Study: Doctors’ Phones Too Often Contaminated by MRSA


Study: “These results strongly recommend routine daily cleaning of mobile phones for effective reduction of device contamination; moreover, medical staff should perform hand hygiene before and after using mobile phones.”

Mobile phones seem to be a real magnet for methicillin-resistant Staphylococcus aureus (MRSA) and physicians may be less vigilant than nurses when it comes to disinfecting their phones, according to a pre-print study in the American Journal of Infection Control.

Investigators with Hiroshima University in Japan looked 50 hospital-use only mobile phones from doctors and found MRSA on 5 of them (10% of the phones).

“In our hospital, shared computer keyboards and nurses’ mobile phones are cleaned daily with benzalkonium chloride containing wipes in each ward,” the study states. “However, doctor’s mobile phones are personal, and their cleanliness depends on personal habits. Several studies have reported that only few medical staff voluntarily disinfect their mobile phones. These results strongly recommend routine daily cleaning of mobile phones for effective reduction of device contamination; moreover, medical staff should perform hand hygiene before and after using mobile phones.”

Investigators also concluded that 222-nm ultraviolet (UV) light is enough to disinfect phones with MRSA and aerobic bacteria (AB) on them. Often, 254-mm UV light is used to disinfect hospital spaces but only unoccupied spaces, because that frequency can be harmful to the skin and eyes.

“In contrast, recent studies have shown that 222-nm UVC light, which is part of the far-UVC light (207–222 nm) spectrum, shares similar germicidal properties, but is less harmful to the skin and eyes than 254-nm UVC light,” the study states. “The studies together suggested that a 222-nm UVC disinfection device may be easier to use for routine device cleaning than a 254-nm UVC disinfection device in environments where patients and medical staff exist, such as nurse stations and patient rooms.”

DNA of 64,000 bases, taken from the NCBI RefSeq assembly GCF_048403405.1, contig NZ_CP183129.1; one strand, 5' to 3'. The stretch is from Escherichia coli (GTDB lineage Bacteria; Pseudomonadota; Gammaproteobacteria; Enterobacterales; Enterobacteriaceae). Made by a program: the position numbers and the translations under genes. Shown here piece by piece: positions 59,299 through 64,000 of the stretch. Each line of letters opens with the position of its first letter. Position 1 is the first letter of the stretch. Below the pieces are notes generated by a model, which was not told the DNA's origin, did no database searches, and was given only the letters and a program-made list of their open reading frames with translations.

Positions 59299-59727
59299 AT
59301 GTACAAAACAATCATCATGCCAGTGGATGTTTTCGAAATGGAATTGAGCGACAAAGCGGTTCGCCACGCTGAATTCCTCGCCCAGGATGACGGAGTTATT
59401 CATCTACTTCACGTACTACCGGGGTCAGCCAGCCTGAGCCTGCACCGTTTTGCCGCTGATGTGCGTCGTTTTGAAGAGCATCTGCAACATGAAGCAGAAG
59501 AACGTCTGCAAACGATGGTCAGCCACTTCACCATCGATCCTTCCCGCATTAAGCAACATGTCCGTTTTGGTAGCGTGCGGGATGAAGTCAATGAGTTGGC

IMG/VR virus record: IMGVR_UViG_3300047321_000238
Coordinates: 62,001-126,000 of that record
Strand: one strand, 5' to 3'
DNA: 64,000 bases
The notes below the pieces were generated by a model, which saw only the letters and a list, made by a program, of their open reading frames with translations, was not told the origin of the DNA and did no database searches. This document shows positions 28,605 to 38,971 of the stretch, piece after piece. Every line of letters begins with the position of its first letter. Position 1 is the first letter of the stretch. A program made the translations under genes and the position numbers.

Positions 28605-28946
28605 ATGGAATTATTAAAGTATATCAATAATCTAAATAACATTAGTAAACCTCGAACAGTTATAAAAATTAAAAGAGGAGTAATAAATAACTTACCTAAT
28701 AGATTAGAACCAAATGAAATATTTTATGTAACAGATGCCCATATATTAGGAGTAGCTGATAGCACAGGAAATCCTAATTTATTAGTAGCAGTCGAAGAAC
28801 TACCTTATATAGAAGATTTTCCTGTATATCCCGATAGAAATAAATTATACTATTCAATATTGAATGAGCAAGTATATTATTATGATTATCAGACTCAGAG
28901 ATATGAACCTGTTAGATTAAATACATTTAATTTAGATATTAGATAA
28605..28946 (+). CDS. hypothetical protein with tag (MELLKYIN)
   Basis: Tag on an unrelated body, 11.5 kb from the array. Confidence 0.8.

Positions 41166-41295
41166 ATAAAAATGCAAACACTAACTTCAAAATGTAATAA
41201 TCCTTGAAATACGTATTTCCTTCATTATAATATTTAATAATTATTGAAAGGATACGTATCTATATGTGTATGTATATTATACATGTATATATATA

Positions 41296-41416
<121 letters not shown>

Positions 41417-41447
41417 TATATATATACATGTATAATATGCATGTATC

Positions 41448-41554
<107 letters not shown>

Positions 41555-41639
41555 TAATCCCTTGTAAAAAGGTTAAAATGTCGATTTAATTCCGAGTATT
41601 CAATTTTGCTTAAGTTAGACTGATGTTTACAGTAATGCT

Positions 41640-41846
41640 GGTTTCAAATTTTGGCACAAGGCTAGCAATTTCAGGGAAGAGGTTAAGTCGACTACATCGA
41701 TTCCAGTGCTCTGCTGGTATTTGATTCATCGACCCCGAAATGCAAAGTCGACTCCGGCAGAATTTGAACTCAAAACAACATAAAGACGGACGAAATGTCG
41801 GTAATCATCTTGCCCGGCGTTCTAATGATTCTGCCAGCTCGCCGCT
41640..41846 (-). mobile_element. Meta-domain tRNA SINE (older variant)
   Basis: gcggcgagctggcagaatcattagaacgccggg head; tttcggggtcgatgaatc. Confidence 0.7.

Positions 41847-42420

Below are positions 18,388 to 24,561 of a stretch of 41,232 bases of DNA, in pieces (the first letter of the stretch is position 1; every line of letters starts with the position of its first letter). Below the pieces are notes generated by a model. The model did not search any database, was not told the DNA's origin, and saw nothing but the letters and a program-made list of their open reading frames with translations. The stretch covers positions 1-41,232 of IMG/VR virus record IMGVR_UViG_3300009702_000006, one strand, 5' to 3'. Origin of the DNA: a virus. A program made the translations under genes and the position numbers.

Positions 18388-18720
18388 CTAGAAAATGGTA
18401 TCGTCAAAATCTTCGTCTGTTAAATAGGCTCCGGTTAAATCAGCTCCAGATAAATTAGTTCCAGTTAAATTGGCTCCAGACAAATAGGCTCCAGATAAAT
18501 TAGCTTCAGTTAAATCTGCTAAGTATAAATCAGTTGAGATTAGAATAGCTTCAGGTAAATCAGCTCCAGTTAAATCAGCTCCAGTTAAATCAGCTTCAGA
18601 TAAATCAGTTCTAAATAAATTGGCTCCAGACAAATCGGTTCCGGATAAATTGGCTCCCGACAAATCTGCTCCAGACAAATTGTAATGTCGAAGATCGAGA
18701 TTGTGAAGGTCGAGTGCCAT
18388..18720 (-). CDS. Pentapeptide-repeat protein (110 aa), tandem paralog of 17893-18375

The study was conducted from March to May 2020 at Hiroshima University Hospital, which is a 746-bed tertiary care facility.

“Although our sample size was small, the rate of MRSA contamination on mobile phones was found to be higher than that reported previously,” the study states. “The high contamination rate may be attributed to the mobile phones being used by doctors, rather than nurses. Several studies have shown hand hygiene compliance rates to be commonly lower among doctors than among nurses. Poor hand hygiene compliance may have led to the higher contamination rates on doctors’ mobile phones.”

Investigators note that their study has limitations starting with the small sample size. Also, “we only investigated the efficacy of 222-nm UVC disinfection on MRSA contamination of hospital-use-only mobile phones. We did not test the other equipment used in the hospital, such as computer keyboards.”

They did not investigate whether doctors cleaned their phones each day and generally followed hand hygiene guidelines. MRSA was the only multidrug-resistant organism that they tested the phones for.

“Finally, we did not investigate whether the MRSA contamination was brought on by doctors using the mobile phones,” the study states. “Therefore, we cannot ascertain whether the MRSA isolated from mobile phones originated from doctors, patients under their treatment, or from the wider hospital environment.”

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